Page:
Using the Social Traders ‘Social Enterprise Finder’ we have compiled a list of arts based social enterprises that offer programs to young people in Melbourne, Sydney and Brisbane. The data base allows you to search each State by specific categories. We searched 5 different categories including: Arts and Culture; Clothing and Personal Services; Education and Training; Employment; Media and Communications; Printing and Publishing. SEs relevant to our project showed up mainly in the two first search categories: Arts and Culture; Clothing and Personal Services. The SEs we identified in these categories also showed up again in other category searches, particularly Education and Training, and Employment.
Throughout our search we found that:
- Across the three States the Media and Communications search category showed many radio stations offering volunteering opportunities, but this was not necessarily linked to education and training. There were community organisations in this category, but none had a youth/arts focus with an attached training or educational program.
- We identified many social enterprise service organisations and businesses that aim to secure funding for SEs and assist with branding and advertising opportunities (see for instance, Futurekind). These are Social Enterprise intermediaries and don’t necessarily run training/education/work programs.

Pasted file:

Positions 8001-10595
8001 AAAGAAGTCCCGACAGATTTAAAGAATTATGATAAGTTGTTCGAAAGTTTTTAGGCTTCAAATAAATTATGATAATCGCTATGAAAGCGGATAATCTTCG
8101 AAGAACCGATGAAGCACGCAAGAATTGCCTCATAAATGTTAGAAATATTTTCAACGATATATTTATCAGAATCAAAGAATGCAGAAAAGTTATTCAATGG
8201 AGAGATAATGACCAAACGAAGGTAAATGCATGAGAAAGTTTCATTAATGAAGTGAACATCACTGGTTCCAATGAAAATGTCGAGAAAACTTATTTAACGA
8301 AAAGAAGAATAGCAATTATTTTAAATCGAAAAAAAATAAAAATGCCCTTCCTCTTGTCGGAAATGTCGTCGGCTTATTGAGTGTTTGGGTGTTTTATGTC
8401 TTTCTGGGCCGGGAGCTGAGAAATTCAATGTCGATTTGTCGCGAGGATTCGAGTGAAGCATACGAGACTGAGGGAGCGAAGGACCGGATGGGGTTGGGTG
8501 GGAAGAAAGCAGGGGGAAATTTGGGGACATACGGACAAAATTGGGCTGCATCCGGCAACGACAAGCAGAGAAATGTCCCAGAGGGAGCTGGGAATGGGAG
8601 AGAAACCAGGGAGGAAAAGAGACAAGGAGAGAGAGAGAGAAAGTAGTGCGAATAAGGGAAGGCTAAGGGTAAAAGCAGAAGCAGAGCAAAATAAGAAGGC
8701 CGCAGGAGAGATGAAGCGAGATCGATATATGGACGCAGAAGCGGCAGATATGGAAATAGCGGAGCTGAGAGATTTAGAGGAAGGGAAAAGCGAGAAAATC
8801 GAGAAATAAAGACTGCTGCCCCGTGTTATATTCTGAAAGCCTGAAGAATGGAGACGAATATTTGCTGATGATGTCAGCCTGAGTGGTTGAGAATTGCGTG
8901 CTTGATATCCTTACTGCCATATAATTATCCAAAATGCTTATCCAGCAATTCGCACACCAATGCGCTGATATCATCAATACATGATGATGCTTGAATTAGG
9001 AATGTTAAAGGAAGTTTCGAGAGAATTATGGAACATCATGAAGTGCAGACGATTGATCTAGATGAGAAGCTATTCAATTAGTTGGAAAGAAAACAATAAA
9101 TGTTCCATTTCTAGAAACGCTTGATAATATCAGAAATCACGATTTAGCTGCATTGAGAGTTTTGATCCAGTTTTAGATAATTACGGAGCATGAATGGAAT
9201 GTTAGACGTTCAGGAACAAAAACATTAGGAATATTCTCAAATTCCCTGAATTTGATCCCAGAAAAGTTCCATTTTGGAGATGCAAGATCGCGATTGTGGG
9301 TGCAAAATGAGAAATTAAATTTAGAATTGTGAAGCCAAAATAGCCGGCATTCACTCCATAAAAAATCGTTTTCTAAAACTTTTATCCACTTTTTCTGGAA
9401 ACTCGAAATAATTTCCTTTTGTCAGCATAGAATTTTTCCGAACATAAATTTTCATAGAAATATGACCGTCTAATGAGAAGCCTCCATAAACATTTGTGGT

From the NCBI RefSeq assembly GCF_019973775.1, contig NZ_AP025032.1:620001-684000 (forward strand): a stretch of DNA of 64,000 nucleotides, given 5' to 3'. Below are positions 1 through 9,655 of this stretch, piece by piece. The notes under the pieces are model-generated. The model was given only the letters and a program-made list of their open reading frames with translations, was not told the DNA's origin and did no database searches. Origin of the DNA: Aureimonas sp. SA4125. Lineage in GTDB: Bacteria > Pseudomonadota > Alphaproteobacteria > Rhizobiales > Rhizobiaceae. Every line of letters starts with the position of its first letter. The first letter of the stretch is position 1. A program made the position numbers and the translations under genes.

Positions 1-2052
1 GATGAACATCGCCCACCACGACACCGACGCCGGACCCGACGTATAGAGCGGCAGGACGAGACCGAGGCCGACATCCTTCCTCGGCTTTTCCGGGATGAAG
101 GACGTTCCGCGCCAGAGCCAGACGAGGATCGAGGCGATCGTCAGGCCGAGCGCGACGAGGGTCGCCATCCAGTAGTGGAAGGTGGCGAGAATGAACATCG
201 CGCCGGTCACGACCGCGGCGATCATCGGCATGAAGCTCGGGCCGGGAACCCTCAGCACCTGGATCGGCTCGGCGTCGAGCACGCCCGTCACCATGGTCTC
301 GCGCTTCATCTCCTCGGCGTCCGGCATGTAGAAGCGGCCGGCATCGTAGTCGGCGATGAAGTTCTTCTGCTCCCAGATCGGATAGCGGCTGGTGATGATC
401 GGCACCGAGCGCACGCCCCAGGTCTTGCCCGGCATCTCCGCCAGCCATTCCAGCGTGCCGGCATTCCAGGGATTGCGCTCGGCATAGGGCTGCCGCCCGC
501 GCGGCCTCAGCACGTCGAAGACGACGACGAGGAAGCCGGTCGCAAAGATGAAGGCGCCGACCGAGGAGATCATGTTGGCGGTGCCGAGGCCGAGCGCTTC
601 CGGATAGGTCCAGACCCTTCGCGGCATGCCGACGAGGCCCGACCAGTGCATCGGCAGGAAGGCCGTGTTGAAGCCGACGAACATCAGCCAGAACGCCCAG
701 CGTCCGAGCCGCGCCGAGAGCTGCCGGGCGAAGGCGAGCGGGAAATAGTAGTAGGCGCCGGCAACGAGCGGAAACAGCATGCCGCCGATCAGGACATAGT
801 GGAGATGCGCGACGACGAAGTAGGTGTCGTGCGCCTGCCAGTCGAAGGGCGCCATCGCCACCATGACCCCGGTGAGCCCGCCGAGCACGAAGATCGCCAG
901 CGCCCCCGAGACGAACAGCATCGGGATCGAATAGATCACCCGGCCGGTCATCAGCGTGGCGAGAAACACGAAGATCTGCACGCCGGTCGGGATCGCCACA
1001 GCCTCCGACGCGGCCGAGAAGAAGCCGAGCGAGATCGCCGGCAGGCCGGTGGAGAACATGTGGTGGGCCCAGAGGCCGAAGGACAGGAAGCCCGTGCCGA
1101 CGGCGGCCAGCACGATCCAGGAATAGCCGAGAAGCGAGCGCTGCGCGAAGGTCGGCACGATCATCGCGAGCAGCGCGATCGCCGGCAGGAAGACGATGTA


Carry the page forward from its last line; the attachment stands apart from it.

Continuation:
- Victoria had the most Arts Based Social Enterprises, followed by Sydney then Queensland. This fits with FASES findings which shows a strong concentration of SEs in Victoria:
- The Arts and Culture category revealed the most ABSEs (8), while the Education and Training category showed 5 ABSEs.
- Within the Printing and Publishing category the only ABSE was a creativity and literacy organisation called 100 Story Building. The rest were either commercial or charitable organisations that do not run training and education programs but donate proceeds to different causes, or develop their product in sustainable conditions.
New South Wales:
- No ABSEs with training and education programs showed up in the Employment search category.
- The Media and Communications category showed mostly radio stations along with a couple of universities (i.e. University of Newcastle). Some radio stations considered themselves community organisations and offered opportunities for volunteers.
- Employment and training programs offered business skills training and skills thought to increase individuals ‘employability’, for instance processing mail and operating machinery.
- A search of the Employment category showed no arts based youth programs, but lots of hospitality training programs and employment/workforce service providers, service programs for differently abled people, and community organisations.
- There were no ABSEs in the Media and Communications or Printing and Publishing categories.
- Once again, Printing and Publishing showed mostly commercial or charitable organisations that do not run programs but donate proceeds to different causes, or their product in manufactured sustainably.